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Home / Publications / Journals / Nuclear Technology / Volume 196 / Number 3

MAAP-MELCOR Crosswalk Phase 1 Study

David L. Luxat, Donald A. Kalanich, Joshua T. Hanophy, Randall O. Gauntt, Richard M. Wachowiak

Nuclear Technology / Volume 196 / Number 3 / December 2016 / Pages 684-697

Technical Paper /

First Online Publication:November 17, 2016
Updated:December 7, 2016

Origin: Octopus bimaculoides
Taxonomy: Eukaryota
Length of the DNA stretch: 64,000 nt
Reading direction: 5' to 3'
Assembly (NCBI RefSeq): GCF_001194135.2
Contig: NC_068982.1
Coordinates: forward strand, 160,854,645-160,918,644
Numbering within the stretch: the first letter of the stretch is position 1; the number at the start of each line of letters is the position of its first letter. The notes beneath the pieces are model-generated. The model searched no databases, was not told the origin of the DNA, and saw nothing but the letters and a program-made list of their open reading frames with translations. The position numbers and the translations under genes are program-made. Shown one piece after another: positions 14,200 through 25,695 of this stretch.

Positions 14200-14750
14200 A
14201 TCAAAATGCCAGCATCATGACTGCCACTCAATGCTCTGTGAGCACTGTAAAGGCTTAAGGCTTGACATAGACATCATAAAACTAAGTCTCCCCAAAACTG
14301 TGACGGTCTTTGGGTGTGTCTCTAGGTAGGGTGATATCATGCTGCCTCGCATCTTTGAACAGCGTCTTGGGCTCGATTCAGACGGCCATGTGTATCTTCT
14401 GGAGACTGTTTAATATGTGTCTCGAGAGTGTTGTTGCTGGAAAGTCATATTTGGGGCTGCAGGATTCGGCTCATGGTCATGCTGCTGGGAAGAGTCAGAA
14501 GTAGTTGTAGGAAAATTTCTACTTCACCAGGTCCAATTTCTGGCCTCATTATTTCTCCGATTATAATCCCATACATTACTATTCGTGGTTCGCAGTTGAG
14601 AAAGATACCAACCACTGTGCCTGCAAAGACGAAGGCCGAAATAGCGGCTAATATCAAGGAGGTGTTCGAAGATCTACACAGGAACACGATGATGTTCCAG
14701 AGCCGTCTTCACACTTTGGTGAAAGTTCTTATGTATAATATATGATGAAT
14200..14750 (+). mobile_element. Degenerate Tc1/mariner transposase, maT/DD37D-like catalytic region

The Modular Accident Analysis Program (MAAP), Version 5 (MAAP5) and Methods of Estimation of Leakages and Consequences of Releases (MELCOR) are widely used integral plant response analysis computer codes. Both programs have been developed over the past 30 years for the purpose of simulating a range of beyond-design-basis accidents. The codes are benchmarked against numerous separate-effects experiments that reflect, to varying degrees, conditions expected to arise in light water reactor accidents. Such separate-effects tests, however, do not completely represent the novel physics that can arise through the interaction of multiple phenomena and physical processes at a reactor scale. Furthermore, aside from the Three Mile Island Unit 2 (TMI-2) core damage event, there is limited information available to evaluate reactor-scale behavior. Both MAAP5 and MELCOR have developed models to capture reactor-scale accident progression that, to a certain extent, extrapolate from separate-effects experiments, with assessment against the TMI-2 event only. Because of the limited information available to assess these extrapolated reactor-scale models, differences in MAAP5 and MELCOR code predictions do exist, most notably in the simulation of in-vessel core-melt progression. While these differences are not necessarily influential for the key metrics evaluated in probabilistic risk assessments, they can have a more pronounced impact on studies assessing the efficacy of accident management measures. This paper reports the first phase of a MAAP-MELCOR crosswalk designed to identify the key core-melt progression modeling differences. The results of this study highlight the impact that assumptions about reactor-scale, in-vessel core debris morphology have on (a) the potential for high temperatures to develop above the reactor core and in the main steam lines and (b) the magnitude and extent of the period for in-vessel hydrogen generation. These examples play critical roles in the evolution of challenges to the reactor pressure vessel pressure boundary and containment and are ultimately central to the evaluation of accident management effectiveness.